In your memoir, A Curious Mind, you describe decades of “curiosity conversations” with luminaries from Beyoncé to Edward Teller. Is it hard to get on their schedules?
Mostly, they suggest that they come to me. But I’d be willing to go anywhere. The only rule I have is that I don’t like to do it with food involved. I don’t like anyone to eat while we’re doing it. As they’re eating, their blood sugar is changing, and you find these sort of peaks and valleys when you’re eating.
You interrupted Jennifer Lopez singing you a Spanish ballad to take Oprah’s call. How can less connected people sate their curiosity?
I wasn’t always a well-known producer. I was someone who could grovel and write good letters. You don’t have to meet with Jonas Salk to understand something about medicine, or Jeff Bezos to understand something about technology and economy and packaging. You can meet people who live within the constellation of these people.
Has any conversation made you want to change careers?
Yeah. The more I’ve gotten to know Charlie Rose, who is uniquely exceptional at interviewing people, there’s part of me that wishes I could do that. He’s a purist–he’s genuinely curious.
Is there anything that doesn’t interest you?
At one time in my life, architecture. But then I met Rem Koolhaas, and I went 180 degrees in the other direction when he stated how humanistic it was. But what am I not interested in at all? Things that are absent humanity. Great tools of technology actually enhance humanity.
How has the Internet changed curiosity?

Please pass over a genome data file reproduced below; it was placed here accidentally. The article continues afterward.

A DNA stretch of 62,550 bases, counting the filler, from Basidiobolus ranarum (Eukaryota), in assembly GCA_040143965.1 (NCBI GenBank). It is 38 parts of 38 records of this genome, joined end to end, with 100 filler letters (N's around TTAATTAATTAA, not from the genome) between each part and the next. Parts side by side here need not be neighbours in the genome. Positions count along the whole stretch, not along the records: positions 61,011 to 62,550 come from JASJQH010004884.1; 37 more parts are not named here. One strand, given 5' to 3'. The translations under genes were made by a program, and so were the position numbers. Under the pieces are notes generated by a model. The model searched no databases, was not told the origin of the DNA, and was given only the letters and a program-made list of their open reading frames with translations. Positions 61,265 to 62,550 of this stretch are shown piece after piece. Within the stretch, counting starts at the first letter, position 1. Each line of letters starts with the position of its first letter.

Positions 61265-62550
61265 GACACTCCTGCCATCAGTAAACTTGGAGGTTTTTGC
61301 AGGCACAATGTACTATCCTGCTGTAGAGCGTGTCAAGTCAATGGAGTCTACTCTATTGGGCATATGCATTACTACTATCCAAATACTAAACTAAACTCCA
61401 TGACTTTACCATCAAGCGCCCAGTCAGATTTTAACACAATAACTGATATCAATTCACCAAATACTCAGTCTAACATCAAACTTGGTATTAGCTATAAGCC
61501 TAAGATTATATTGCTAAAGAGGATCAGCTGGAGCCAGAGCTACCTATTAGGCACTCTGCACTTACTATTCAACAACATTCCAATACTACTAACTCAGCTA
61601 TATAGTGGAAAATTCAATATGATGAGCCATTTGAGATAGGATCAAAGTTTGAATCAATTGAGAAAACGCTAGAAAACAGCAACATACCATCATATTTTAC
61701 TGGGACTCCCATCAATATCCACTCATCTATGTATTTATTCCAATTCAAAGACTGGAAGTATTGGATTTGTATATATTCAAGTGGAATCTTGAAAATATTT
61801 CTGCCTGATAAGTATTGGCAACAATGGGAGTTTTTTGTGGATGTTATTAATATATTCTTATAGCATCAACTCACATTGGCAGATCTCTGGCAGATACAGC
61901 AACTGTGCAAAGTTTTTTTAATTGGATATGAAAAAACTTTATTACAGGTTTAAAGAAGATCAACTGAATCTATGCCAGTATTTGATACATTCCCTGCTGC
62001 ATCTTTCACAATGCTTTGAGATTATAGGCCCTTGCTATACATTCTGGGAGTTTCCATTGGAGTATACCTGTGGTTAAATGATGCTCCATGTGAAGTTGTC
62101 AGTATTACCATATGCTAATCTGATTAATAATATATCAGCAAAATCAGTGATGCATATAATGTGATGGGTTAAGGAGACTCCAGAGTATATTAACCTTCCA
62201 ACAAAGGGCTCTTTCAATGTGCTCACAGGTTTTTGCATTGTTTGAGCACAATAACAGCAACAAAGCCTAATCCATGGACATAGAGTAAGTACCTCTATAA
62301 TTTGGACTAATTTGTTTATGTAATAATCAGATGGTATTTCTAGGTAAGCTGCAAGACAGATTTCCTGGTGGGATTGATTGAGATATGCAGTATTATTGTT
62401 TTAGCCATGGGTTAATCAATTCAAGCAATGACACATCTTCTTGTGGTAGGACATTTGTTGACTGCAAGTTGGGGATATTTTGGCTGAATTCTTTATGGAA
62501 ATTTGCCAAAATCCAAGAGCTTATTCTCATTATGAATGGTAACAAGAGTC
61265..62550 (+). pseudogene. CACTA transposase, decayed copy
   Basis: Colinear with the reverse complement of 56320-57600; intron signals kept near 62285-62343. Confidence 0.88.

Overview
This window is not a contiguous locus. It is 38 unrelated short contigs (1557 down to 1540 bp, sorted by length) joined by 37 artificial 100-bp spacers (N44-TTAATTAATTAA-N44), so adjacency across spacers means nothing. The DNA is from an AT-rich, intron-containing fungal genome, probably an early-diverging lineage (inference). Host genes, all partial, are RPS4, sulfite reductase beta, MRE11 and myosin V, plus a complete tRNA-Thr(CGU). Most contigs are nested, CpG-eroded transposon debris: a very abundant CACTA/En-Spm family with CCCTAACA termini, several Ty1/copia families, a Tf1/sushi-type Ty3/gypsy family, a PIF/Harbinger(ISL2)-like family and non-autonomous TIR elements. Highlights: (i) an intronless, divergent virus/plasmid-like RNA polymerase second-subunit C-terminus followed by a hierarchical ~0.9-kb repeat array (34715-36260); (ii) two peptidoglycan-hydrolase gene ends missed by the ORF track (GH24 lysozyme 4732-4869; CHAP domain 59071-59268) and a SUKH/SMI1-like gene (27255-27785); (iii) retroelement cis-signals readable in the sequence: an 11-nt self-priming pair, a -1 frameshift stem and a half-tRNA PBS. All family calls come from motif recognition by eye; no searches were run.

I don’t think there’s any real replacement for actually meeting with somebody. The physics change. You’re at a place that you never would have imagined emotionally. You can’t do that on the Internet. Nor can you have sex [with] the Internet.
Your movies’ protagonists are complicated men. Is it hard for you to conceive a woman’s point of view?
Yes. I love women, and I love women in movies. It’s just that I’m not a woman, and I don’t have the same emotional issues as a woman. I think in order to make good movies, you have to be as close to the truth as possible. The truth is usually best understood from self-awareness, and my self-awareness is limited when it comes to women.
You produce Empire. What accounts for its runaway success?
I think people just love the soap opera, the drama of family. It deals with basic things like greed and jealousy. Those things just make it really juicy and create unexpected emotion.
It has a more fundamental appeal than being about race.
I think it’s leastly about race. That is so secondary in the show. I don’t think we really deal with racial politics much. We deal with cultural politics, like homosexuality. We deal with coming out, or not coming out. Empire didn’t have to be black, really, at all.
24, which you also produced, is an era-defining show. But some critics said it made Americans more amenable to torture.
I don’t think we made it O.K. at all. I think we just stated it was going on. Ultimately, Jack Bauer was a wish-fulfillment character–the guy that we wished we could be when we saw political injustices or terrorism, either in our country or other countries.
Spiked hair is your visual signature. Have you ever worried that nature might make the look impossible?
I’ve had it for 20 years. And 10 or 12 years ago, I totally freaked out. I went to my barber and a series of doctors to wonder: Is my hairline receding? And it wasn’t. But only in time did I realize, Oh, I guess it didn’t happen.
This appears in the April 20, 2015 issue of TIME.
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